Rem Koolhaas and Campo Marzio

Giovanni Battista Piranesi



"The plan is simply an emblem, a code, a tool,"  

This is a quote from The Dutch architect Rem Koolhaas - perhaps one of the most important architects of the last hundred years. 

He was talking about his use of Piranesi’s Campo Marzio plan as an inspiration and tool for him and OMA - the Office for Metropolitan Architecture – an establishment he and his colleagues set up in the mid-70s. 

What makes it so attractive, he continues,  

"is that it is chaotic and organized at the same time, or, rather, that it is a composition of organized pieces in a chaotic whole."  

(Slight pause) 

Throughout his work, Koolhaas questions what architecture is, and in various ways, challenges the assumptions for a building and its relationship to its surroundings… 

…and his use of Piranesi's plan as inspirational tool, or code, has changed over time. For example…. 

(Slight pause) 

Over the past 30 years, the Campo Marzio plan has become an increasingly important factor.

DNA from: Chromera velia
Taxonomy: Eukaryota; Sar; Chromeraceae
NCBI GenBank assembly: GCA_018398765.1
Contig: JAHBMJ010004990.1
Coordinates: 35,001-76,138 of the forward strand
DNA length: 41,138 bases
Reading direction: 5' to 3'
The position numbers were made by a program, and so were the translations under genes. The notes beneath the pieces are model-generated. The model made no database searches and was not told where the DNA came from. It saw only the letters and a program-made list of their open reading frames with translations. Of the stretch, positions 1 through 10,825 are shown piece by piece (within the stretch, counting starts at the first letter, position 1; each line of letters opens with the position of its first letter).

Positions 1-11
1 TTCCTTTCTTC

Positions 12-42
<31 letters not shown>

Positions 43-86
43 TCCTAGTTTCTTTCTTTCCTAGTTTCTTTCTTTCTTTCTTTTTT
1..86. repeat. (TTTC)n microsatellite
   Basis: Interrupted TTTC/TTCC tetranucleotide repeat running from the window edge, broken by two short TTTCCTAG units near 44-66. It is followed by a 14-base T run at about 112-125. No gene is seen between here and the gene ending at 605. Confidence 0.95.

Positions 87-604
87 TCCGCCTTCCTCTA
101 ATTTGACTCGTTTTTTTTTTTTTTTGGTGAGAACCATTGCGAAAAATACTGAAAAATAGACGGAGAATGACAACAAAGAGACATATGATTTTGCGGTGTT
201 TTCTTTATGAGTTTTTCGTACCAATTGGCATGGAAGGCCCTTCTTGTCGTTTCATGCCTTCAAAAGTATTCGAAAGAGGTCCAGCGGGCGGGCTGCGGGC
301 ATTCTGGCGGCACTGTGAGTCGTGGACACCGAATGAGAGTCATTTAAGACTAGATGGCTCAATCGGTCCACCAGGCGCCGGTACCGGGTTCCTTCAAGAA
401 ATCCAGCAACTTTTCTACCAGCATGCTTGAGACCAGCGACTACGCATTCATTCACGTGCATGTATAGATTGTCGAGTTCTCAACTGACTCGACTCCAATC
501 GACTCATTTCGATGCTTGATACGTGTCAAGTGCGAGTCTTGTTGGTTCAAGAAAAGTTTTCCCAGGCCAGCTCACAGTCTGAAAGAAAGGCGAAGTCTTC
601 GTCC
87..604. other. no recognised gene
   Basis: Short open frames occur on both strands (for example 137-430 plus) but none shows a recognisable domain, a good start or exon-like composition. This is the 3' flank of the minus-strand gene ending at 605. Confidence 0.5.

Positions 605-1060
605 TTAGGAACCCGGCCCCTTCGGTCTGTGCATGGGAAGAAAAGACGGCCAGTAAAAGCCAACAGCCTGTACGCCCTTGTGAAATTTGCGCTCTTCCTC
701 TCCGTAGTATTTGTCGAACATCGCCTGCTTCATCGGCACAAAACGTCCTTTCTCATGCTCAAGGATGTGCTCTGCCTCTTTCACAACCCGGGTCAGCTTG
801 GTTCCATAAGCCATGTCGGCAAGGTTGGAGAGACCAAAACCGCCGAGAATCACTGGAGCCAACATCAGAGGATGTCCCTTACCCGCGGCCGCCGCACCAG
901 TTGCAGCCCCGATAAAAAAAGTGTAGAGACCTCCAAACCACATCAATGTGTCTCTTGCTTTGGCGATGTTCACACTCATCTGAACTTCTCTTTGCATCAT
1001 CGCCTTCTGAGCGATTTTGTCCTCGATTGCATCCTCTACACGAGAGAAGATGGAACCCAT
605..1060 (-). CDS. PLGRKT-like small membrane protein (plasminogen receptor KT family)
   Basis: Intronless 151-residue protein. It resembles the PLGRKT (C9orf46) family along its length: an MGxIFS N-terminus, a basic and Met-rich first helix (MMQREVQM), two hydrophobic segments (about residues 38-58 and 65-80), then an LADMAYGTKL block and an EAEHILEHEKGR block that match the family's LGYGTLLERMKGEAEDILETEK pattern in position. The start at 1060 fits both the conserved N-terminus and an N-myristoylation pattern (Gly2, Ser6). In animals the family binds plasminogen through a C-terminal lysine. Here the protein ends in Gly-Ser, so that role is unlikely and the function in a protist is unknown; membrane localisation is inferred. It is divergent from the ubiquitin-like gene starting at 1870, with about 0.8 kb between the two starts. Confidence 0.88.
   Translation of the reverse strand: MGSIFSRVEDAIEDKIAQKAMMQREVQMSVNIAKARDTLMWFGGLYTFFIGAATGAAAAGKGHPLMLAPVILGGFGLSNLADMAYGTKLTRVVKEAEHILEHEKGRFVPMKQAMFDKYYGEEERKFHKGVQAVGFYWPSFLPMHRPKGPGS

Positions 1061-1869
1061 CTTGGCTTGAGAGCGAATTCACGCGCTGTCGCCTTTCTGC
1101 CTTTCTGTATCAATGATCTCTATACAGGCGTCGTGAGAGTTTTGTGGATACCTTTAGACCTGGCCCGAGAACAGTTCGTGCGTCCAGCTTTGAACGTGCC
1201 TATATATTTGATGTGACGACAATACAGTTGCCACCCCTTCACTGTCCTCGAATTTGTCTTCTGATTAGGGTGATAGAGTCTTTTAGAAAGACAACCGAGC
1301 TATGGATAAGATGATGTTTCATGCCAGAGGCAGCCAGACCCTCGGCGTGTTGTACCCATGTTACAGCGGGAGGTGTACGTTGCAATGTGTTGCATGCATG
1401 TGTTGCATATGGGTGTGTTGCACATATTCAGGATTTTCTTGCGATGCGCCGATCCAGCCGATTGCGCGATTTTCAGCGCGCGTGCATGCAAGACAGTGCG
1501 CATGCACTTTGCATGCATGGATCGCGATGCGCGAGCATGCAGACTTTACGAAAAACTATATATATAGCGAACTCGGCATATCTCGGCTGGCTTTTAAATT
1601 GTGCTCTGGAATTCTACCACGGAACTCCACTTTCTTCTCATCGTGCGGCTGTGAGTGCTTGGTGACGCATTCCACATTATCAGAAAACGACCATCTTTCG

Where it was earlier used as a decorative element such as in the proposal for a new library in Paris from 1992, it has now become a more deeply integrated element in Koolhaas' and OMA projects. 

(Slight pause) 

Hyperbuilding in Bangkok and Togok Towers in Seoul, both from 1996, are almost fantasy projects.  

Hyperbuilding stacks an entire city aloft with a bunch of towers that rise one kilometer overground, covers five million square meters, and houses 120,000 people. 

(Slight pause) 

OMA and Koolhaas' projects in the 2000s have integrated Piranesi's Campo Marzio plan to an increasing degree. For example… 

In the giant center for the Chinese state broadcaster CCTV in Beijing, the plan is not just a mediator between the building and the city, but it is decisive for the design itself.  

Koolhaas transcoded Piranesi's graphic lines into digital pixels, which in turn, were then transformed into park elements, manhole covers, pavement patterns, etc. So, the city in which these buildings are planted, is not really modern Beijing but instead, ancient Rome. 

(Slight pause) 

It is not always easy to spot the use of the plan in these projects other than as a reference in some preliminary study. But, as Koolhaas himself said about Piranesi's plan in connection with the National Library in Doha in 2019 –  

“it is constantly there; it is difficult to erase"